And I will feed thy enemies with their own flesh: and they shall be made drunk with their own blood, as with new wine: and all flesh shall know, that I am the Lord that save thee, and thy Redeemer the Mighty One of Jacob.
Yes, the devil eats his own.
A report is making the news today apparently based upon a post by Antonio Socci referring to some thinking that those who put Bergoglio into the papal seat are now fearful that he is leading the Church into schism.
From his insults to the faithful to the heresy in Amoris Laetitia to the rumours of a blasphemous ecumenical "mass" and women deacons, Berogolio who mused, that he could "split the Church," is falling under enormous pressure.
Now, even the man who was to clean-up the Church's perverts, when it was really Pope Benedict XVI, has now been shown to be nothing but a fraud with the reinstatement of sodomites and the resignations of laity from his Commissions of investigation.
Even LifeSiteNews has now reported that the mafia gave Bergoglio "four years" to makeover the Church, something reported repeatedly on this blog. It is good to see others waking up to what this writer has been saying since last year.
Do not trust the men that now want Pope Francis to be removed. They were evil enough to put him in there in the first place. They are sly foxes and devils, after all, they put him there in the first place.
Friends, we are on the verge of schism. A schism that may, in fact, by our liberation!
The London Times reports:
A group of cardinals who supported the election of Pope Francis are worried that his controversial reforms are leading the Catholic church towards a schism and are planning to appeal to him to step down, a leading Vatican watcher has claimed.
“A large part of the cardinals who voted for him is very worried and the curia . . . that organised his election and has accompanied him thus far, without ever disassociating itself from him, is cultivating the idea of a moral suasion to convince him to retire,” Antonio Socci wrote in the Italian newspaper Libero.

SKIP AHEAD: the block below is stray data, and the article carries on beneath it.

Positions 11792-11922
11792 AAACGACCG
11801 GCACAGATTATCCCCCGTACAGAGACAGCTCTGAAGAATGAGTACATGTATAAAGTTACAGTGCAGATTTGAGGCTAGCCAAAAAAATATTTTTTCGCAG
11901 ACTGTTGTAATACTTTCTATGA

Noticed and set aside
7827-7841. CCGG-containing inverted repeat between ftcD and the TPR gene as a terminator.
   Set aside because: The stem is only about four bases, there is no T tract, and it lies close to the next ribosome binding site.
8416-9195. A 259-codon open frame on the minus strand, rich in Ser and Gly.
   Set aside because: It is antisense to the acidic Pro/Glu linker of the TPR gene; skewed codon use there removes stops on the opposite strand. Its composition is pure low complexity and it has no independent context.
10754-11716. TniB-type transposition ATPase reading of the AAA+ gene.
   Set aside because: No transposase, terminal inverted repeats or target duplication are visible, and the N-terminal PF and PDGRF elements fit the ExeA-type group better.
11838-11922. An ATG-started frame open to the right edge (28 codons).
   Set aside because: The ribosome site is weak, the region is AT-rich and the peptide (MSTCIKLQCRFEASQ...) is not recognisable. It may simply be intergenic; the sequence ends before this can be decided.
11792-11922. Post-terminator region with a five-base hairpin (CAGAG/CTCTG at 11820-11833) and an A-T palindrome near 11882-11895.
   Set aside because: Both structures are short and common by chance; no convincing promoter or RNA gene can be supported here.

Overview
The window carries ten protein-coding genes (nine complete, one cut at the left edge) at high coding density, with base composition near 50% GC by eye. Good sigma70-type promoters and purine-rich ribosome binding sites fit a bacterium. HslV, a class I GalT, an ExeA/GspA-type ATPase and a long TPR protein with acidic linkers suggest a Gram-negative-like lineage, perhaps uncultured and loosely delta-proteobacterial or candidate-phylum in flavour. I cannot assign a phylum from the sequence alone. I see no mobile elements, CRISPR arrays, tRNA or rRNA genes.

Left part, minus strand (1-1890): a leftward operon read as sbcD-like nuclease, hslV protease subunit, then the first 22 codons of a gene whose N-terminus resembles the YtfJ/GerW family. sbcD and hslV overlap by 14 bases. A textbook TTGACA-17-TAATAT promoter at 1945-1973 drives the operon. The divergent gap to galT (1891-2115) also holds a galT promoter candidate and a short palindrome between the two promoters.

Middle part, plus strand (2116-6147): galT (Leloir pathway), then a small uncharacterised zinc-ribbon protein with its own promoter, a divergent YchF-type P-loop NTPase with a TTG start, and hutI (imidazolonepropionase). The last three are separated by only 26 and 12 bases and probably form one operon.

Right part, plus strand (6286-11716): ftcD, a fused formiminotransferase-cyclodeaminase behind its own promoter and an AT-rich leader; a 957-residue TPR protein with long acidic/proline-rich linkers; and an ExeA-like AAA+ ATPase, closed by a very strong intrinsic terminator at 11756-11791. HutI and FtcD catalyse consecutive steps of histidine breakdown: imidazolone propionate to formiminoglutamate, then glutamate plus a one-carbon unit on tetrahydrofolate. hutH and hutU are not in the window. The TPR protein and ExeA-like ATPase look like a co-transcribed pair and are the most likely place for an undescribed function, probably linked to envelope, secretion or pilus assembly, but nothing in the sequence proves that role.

The conservative Catholic author and journalist said that the election four years ago of Jorge Mario Bergoglio had been backed by progressive German cardinals and a curia faction impatient with the rule of his predecessor, Pope Benedict XVI.
It was the latter faction who now believed that the Pope should resign and who would like to replace him with Cardinal Pietro Parolin, the Vatican secretary of state, Mr Socci said. He believed that the group numbered around a dozen, “but the importance of the members counts more than their number”.
“Four years after Benedict XVI’s renunciation and Bergoglio’s arrival on the scene, the situation of the Catholic church has become explosive, perhaps really on the edge of a schism, which could be even more disastrous than Luther’s [who is today being rehabilitated by the Bergoglio church],” Mr Socci wrote.
What was significant, he said, was that the doubters were not the conservative cardinals who had been in open opposition to the Pope since early in his reign.
Putting pressure on a pope to resign is a crime punishable under canon law, Mr Socci added, so it was unclear how the moral suasion might be exercised. “The cardinals are worried that the church could be shattered as an institution. There are many indirect ways in which the pressure might be exerted.”
The Pope’s openings to modernity on sexual morality, communion for remarried Catholics and friendly relations with other religions have opened a gulf between progressives and traditionalists.
“A good number of the majority that voted for Bergoglio in 2013 have come to regret their decision,” one expert on the Vatican said, “but I don’t think it’s plausible that members of the hierarchy will pressure the Pope to resign. Those who know him know it would be useless. [He] has a very authoritarian streak. He won’t resign until he has completed his revolutionary reforms, which are causing enormous harm.”
Antonio Pelayo, a Catholic priest who covers the Vatican for Spanish television, said that there were between ten and twenty conservative cardinals openly opposed to the Pope’s reforms, but only two or three who had voted for him and who now regretted it.
• Marie Collins, an Irish abuse victim, resigned from the Pope’s commission for child protection yesterday, citing institutional resistance to reform from within the Vatican curia. She said there were “fine words in public and contrary actions behind closed doors” and appeared to criticise the Pope for a decision to reduce sanctions against a perpetrator.